I’m pushing aside
the memory of my nightmare,
pushing aside thoughts of Alex,
pushing aside thoughts of Hana
and my old school,
like Raven taught me to do.
The old life is dead.
But the old Lena is dead too.
I buried her.
I left her beyond a fence,
behind a wall of smoke and flame.
Lauren Oliver delivers an electrifying follow-up to her acclaimed New York Times bestseller, Delirium. This riveting, brilliant novel crackles with the fire of fierce defiance, forbidden romance, and the sparks of a revolution about to ignite.
Pandemonium was a much faster-paced, tighter read than Delirium, and because of that, I liked it much better than the first book in the series.
In fact, it’s almost hard to compare Pandemonium and Delirium because they were so different. If I didn’t know they were from the same series, I honestly wouldn’t believe it. The pacing, the characters, the settings, the structure…everything felt totally different.
Things I didn’t like? Similar things to what I didn’t care for in Delirium – the fact that there isn’t very much levity in the book, and that despite Lena’s development in the novel, I still felt a little detached from her. I also didn’t love the reveals, mainly because I tend to guess reveals very quickly, and these ones (especially the ending reveals) were fairly obvious.
The other thing that bogged me down is the fact that I’m not really sure what this series is ABOUT. I feel like there aren’t any real themes in it – there’s a concept: that love is a disease – and there are consequences to that concept – oppression, prejudice, whatnot – but I feel like I’m not seeing any big overarching themes. What is the big idea of this series? Why does it matter to me in real life? For some reason, this book isn’t giving me that idea that pushes me to the point where I really care.
All that aside, I was glad that Oliver’s writing stayed consistently gorgeous throughout Pandemonium. I liked how Oliver developed Lena’s voice and had her breaking the fourth wall sometimes to address the audience in Delirium, and she does that in Pandemonium, too, although to a lesser extent. Still, the descriptions were all written with her sharp eye for detail, and this was definitely a case where the form followed the function in terms of the writing and structure.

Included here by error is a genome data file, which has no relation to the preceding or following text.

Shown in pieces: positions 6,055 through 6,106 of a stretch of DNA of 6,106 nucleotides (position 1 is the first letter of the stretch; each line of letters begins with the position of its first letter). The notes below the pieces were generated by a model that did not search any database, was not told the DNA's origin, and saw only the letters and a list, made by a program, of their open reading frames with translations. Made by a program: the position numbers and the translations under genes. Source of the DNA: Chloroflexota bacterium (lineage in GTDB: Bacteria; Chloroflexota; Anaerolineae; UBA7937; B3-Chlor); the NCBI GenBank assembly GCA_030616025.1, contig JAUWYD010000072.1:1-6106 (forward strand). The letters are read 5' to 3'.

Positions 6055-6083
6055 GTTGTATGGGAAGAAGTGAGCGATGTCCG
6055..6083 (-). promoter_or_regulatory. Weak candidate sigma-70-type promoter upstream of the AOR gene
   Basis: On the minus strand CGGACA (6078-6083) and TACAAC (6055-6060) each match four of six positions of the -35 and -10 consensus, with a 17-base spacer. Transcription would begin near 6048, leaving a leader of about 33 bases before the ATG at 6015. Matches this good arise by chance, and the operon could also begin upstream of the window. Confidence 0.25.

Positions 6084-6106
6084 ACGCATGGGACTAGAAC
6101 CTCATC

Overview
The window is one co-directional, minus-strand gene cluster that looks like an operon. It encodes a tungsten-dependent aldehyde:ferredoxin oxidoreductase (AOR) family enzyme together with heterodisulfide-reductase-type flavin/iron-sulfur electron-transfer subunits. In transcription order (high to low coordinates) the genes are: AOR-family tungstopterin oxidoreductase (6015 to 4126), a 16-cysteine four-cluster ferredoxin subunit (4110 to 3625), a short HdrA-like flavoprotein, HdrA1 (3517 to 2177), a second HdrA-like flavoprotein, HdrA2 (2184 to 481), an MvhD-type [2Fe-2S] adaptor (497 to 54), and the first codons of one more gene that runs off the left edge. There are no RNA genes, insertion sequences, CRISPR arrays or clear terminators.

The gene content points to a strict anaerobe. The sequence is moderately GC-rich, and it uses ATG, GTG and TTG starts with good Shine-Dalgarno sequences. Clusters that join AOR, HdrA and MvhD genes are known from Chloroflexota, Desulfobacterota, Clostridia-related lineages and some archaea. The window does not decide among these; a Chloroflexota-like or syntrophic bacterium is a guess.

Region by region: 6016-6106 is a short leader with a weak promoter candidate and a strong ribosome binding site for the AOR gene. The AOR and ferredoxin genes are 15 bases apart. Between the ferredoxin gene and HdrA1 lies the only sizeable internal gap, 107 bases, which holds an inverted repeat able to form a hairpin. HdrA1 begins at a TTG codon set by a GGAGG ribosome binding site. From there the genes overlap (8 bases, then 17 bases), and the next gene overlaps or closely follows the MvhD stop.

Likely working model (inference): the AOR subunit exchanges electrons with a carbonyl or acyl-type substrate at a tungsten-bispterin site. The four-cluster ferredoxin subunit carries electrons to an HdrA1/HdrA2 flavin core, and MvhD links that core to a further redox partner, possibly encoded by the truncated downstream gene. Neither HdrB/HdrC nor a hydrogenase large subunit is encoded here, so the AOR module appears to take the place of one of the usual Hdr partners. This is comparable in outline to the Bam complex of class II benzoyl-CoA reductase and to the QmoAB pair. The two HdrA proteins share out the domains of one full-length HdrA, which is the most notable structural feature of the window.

Let’s talk about the structure for a second: Pandemonium splits chapters between “then” and “now” – “then” being what happened to Lena right after the ending of Delirium, and “now” being Lena in a new identity as part of the resistance. I really liked this structure – part of my problem with Delirium was how slowly it moved, and how I felt that the ends of chapters had these cliffhangers that weren’t really cliffhangers at all. Pandemonium had REAL cliffhangers. There’s some serious life-and-death stuff here, and flipping between the two plots kept me turning the pages faster.
The other thing I really liked about the structure is that it gave you a really complete look at Lena as a character – who she was – the shy girl from Portland who has to make it in the Wilds – to who she’s become – a fierce, passionate resister – but one who is always willing to question the choices before her. Lena’s development as a character is what made Pandemonium so much better for me than Delirium.
You’ve probably guessed by this point that since I liked Pandemonium a lot more than Delirium, I also liked Julian a lot more. I’ll admit, I was wary at first. Another YA love triangle? But this one makes sense, since Alex is not around, and Lena is learning to heal herself and be strong without him. She’s not looking for love, but she finds it in a guy who needs her help, and who is willing to learn, and who learns to love her for her fierceness and her passion. He loves the Lena that she is now, and since I liked Lena’s character SO MUCH BETTER in this book, I can’t help but like Julian, too. Aside from that, I also liked the fact that they actually got to know each other – it wasn’t love at first sight, it was just chemistry and something that came naturally out of their personalities, and not out of being the first people they’ve ever fallen in love with.
Basically, I am totally Team Julian, and I will argue down anyone who fights me on this…at least until I finish Requiem. =)
Heart-squeezing romance: FINALLY. I may have gasped at the scene in the sewers with the rain. Just saying. =)
Kick-arse secondary characters: Yes, Hana was pretty great, but not as great as Hunter or Raven – and before you say anything, I know Raven made mistakes, but she totally came through in the end.
The Final Word:
Much more “dystopian” than Delirium, Pandemonium had stronger character development and more heart-pounding action and romance. I liked the quicker pace, and I’m looking forward to seeing how Oliver bridges these two books in Requiem.
Have you read the Delirium series? What did you think of Pandemonium? Are you on Team Alex or Team Julian? Sound off in the comments!